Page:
Questions? Call (888) 845-2887 Hablamos Español

Share Page

Advocate: Thursday, September 24, 1964 - Page 1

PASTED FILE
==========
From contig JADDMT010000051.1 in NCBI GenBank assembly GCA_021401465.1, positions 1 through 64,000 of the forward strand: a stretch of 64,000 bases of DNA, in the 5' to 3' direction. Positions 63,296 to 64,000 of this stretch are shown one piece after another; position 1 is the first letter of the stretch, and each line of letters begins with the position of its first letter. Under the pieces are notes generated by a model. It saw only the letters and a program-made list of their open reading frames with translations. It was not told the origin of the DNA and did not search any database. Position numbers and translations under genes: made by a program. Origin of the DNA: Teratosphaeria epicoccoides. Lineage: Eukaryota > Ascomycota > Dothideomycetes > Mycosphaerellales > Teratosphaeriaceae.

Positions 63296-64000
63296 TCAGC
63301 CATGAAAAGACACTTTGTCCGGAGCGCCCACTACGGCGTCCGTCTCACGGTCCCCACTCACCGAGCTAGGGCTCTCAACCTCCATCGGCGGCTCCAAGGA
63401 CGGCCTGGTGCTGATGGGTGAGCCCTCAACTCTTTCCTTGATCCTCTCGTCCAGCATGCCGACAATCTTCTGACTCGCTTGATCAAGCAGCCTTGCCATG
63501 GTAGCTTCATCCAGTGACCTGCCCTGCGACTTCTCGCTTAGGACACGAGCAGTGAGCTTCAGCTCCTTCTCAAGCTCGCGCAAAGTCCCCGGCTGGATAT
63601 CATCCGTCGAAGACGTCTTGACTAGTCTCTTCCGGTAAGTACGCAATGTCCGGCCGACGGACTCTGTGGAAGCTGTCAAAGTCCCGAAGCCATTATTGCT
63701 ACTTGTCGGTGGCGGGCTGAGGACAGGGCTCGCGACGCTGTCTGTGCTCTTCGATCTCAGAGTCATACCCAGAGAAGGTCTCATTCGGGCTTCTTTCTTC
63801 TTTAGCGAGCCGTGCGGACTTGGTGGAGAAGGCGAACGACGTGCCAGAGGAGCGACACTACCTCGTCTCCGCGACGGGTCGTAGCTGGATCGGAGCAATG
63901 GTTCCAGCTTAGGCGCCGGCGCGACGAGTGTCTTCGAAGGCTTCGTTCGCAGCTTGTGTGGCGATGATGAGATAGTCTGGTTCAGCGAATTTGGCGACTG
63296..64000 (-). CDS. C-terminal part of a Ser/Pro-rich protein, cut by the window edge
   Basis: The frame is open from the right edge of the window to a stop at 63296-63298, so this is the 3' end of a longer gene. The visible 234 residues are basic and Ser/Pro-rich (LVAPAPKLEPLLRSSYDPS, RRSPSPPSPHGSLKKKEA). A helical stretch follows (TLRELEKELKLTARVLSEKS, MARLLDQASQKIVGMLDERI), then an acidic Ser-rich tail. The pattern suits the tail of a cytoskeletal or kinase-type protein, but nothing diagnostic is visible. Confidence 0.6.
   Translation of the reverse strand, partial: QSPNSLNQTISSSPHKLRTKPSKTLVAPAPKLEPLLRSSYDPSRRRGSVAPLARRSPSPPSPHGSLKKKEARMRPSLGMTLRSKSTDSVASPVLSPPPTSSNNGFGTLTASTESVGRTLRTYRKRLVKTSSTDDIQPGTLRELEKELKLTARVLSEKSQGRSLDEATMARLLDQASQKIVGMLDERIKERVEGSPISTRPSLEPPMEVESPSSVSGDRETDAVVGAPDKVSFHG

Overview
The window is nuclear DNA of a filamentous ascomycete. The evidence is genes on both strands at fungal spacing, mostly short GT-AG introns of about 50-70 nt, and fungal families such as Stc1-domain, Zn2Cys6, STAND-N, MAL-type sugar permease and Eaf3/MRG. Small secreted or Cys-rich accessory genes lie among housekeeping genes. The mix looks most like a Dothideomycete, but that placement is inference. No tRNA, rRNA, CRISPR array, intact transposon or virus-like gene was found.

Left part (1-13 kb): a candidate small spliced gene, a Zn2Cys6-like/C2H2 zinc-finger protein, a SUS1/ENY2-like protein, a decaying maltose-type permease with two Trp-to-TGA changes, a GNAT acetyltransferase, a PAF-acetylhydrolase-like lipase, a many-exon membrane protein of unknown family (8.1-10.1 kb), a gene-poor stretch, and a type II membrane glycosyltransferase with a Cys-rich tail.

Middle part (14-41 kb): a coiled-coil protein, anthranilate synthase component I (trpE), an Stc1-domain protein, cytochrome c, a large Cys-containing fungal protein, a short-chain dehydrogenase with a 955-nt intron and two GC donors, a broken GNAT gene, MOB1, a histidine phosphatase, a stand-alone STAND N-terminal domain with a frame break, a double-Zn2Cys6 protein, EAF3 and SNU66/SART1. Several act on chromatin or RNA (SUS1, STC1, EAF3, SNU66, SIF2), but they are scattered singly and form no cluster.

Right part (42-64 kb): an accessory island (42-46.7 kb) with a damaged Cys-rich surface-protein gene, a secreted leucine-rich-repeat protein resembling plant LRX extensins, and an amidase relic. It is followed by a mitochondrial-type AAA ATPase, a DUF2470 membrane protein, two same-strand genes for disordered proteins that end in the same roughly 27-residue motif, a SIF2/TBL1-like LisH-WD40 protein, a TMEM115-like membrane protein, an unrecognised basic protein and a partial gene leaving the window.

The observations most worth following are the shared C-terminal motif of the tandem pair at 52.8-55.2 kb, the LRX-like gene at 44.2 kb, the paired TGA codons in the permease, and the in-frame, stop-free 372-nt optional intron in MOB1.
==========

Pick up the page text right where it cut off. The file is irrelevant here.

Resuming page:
Get 1 more page view just for clicking

to like us on Facebook